In this review, we discuss the progress and bottlenecks in the clinic development of human pluripotent stem cells.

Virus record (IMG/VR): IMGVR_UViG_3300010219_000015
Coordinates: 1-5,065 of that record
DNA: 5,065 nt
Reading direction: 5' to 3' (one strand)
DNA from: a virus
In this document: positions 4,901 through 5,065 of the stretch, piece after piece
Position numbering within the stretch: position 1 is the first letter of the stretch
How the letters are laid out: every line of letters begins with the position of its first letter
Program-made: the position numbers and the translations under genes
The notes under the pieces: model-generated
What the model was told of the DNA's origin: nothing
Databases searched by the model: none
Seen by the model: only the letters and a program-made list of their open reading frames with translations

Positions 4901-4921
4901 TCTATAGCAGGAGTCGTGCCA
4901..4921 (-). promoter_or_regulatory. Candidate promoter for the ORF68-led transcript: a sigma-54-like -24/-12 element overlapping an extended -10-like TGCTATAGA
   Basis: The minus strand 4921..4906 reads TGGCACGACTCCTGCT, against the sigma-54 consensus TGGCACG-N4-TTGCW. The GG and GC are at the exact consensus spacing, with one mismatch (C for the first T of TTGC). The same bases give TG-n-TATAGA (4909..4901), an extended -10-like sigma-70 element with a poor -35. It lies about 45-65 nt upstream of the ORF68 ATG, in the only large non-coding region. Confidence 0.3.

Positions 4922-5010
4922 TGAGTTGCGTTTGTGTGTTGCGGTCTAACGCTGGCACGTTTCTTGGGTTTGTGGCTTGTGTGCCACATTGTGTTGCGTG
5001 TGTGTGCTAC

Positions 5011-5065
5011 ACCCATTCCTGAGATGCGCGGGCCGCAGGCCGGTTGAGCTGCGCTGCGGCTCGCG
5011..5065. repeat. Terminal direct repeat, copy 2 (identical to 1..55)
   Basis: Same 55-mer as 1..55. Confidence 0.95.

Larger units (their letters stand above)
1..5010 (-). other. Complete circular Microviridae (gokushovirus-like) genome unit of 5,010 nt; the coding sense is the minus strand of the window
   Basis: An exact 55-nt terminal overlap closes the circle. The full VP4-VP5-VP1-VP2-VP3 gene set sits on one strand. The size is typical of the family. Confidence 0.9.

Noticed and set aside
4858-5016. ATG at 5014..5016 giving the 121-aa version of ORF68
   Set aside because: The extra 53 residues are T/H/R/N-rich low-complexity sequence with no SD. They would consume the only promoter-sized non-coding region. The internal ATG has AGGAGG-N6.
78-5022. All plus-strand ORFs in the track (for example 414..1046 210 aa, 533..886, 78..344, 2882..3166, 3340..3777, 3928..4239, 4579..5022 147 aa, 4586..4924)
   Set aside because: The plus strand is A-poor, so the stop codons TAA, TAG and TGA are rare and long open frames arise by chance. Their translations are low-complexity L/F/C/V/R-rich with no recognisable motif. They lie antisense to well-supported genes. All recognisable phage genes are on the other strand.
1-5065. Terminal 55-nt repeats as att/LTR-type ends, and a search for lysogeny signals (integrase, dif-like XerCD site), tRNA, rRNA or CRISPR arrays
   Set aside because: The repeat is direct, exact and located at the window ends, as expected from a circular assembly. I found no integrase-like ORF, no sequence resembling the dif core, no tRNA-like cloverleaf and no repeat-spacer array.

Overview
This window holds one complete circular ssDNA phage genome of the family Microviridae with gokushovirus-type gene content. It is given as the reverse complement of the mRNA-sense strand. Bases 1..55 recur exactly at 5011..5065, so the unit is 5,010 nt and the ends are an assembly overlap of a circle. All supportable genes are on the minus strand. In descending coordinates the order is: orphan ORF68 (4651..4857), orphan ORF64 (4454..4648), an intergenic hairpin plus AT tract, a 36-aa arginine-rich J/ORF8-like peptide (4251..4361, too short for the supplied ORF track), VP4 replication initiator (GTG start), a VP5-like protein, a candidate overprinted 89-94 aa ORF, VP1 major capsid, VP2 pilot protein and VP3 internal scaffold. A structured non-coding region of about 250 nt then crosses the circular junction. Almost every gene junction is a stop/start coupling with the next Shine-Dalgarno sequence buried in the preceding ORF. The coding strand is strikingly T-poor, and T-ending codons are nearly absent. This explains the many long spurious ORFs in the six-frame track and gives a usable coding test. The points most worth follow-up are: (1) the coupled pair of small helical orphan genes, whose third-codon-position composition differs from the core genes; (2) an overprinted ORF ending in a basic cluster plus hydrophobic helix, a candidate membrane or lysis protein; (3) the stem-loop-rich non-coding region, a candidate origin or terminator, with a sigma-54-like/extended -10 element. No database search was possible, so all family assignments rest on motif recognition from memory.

ABSTRACT: Human embryonic stem cells (hESCs) can undergo unlimited self-renewal and are pluripotent, retaining the ability to differentiate into all cell types in the body. As a renewable source of various types of human cells, hESCs hold great therapeutic potential. Although significant advances have been achieved in defining the conditions needed to differentiate hESCs into various types of biologically active cells, many challenges remain in the clinical development of hESC-based cell therapy, such as the immune rejection of allogeneic hESC-derived cells by recipients. Breakthroughs in the generation of induced pluripotent stem cells (iPSCs), which are reprogrammed from somatic cells with defined factors, raise the hope that autologous cells derived from patient-specific iPSCs can be transplanted without immune rejection. However, recent genomic studies have revealed epigenetic and genetic abnormalities associated with induced pluripotency, a risk of teratomas, and immunogenicity of some iPSC derivatives. These findings have raised safety concerns for iPSC-based therapy. Here, we review recent advances in understanding the genomic and functional stability of human pluripotent stem cells, current challenges to their clinical application and the progress that has been made to overcome these challenges.